Introduction This study aimed to compare the effectiveness of stretching with ice and stretching with heat and their long term effect on the hamstring muscle flexibility among college students.
Methods This was a quasi-experimental study where students who were determined to have tightness of the hamstring muscle were randomized to receive hot or cold packs thrice weekly for four weeks prior to stretching the muscle. The range of motion of knee extension with 90º hip flexion (active knee extension) was measured at baseline, week 1, week 2 and at the end of the treatment period. The post-treatment range of motion was compared with the baseline within and between the two study groups.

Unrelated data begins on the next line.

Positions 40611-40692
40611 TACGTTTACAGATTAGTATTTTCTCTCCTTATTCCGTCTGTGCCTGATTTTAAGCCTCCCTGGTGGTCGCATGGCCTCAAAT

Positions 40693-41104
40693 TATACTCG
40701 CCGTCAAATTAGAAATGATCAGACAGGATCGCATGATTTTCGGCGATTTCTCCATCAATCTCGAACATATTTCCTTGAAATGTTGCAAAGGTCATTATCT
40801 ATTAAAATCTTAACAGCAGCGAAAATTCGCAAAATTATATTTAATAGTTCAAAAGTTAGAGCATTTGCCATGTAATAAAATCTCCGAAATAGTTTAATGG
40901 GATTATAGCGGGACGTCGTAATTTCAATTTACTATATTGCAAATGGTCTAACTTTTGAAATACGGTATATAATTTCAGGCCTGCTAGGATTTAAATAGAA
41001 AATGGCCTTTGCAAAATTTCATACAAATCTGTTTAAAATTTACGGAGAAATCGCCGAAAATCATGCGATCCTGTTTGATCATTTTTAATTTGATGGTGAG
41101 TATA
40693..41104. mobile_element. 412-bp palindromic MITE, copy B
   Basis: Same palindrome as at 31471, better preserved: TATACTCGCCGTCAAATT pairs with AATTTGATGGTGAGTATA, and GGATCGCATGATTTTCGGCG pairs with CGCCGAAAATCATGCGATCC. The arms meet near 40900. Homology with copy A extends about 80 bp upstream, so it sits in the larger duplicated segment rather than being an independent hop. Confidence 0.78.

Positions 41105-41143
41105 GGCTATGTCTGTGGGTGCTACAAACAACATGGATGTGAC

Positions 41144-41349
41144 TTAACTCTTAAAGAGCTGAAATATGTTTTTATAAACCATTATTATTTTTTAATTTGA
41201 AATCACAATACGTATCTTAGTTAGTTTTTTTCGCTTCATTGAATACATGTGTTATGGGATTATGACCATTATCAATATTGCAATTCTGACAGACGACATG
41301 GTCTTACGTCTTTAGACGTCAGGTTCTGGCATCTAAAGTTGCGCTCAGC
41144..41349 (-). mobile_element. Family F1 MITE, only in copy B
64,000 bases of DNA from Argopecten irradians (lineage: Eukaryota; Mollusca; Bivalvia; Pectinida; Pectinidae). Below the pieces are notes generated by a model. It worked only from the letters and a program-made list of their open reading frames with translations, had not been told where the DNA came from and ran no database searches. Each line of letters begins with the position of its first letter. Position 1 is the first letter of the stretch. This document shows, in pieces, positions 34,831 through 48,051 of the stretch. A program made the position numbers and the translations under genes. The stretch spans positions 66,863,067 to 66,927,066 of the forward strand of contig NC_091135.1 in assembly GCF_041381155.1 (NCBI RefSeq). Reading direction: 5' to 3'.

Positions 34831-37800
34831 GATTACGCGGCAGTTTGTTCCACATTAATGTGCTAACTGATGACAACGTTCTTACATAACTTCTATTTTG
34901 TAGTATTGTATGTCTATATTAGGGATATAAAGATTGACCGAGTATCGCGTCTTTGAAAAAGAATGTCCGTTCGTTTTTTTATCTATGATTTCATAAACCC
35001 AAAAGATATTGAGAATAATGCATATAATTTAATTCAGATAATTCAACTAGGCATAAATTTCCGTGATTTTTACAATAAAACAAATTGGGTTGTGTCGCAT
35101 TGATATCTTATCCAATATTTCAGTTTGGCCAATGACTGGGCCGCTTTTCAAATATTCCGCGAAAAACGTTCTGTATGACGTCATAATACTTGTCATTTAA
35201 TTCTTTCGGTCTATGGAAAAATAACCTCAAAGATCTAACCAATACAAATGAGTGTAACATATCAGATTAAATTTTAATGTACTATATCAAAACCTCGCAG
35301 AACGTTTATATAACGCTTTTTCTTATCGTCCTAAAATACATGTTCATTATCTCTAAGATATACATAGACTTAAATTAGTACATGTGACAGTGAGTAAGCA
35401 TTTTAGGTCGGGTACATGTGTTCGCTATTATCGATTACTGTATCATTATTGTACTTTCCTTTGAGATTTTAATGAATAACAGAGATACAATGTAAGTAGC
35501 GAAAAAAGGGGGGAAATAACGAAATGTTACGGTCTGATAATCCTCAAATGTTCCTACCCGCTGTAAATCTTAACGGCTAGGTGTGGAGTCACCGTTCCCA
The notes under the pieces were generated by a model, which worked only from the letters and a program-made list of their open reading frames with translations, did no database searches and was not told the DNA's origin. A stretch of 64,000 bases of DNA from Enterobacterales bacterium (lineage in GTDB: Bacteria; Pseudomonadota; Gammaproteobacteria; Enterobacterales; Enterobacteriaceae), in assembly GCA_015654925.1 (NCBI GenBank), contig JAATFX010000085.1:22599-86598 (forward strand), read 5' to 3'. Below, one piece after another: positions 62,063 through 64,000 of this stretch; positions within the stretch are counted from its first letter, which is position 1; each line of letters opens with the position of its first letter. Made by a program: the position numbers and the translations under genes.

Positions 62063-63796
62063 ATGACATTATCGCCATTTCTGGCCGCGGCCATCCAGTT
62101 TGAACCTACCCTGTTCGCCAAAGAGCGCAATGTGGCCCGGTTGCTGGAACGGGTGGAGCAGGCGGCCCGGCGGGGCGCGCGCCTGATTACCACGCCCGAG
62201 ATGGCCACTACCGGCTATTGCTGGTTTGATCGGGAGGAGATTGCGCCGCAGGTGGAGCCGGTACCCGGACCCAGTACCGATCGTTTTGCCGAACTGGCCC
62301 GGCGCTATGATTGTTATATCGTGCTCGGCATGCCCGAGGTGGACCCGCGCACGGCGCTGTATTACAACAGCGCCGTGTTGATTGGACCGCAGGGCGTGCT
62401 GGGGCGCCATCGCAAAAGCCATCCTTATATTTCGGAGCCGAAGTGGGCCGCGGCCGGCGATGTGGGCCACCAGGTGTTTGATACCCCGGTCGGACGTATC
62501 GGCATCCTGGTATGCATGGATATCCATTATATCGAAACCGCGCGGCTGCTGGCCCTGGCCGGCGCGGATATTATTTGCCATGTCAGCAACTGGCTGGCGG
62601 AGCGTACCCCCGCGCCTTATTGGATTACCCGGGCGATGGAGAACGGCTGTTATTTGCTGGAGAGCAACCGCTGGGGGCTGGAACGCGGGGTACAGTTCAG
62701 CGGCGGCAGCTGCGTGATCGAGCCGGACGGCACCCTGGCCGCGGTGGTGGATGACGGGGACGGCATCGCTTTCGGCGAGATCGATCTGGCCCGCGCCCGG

Results Both modalities resulted in an increase in the range of motion from the initial to the week 4 determination. The final range of motion assessment was similar for the cold and hot groups. The difference between the final and initial assessment was larger in the cold group compared with the heat group (13.5º vs 9.5º) but when the mean difference was compared between the two groups, an unpaired t-test showed that the difference was significant.
Conclusion Cold therapy prior to stretching appears to be a more effective option than heat in addressing hamstring muscle extensibility problems.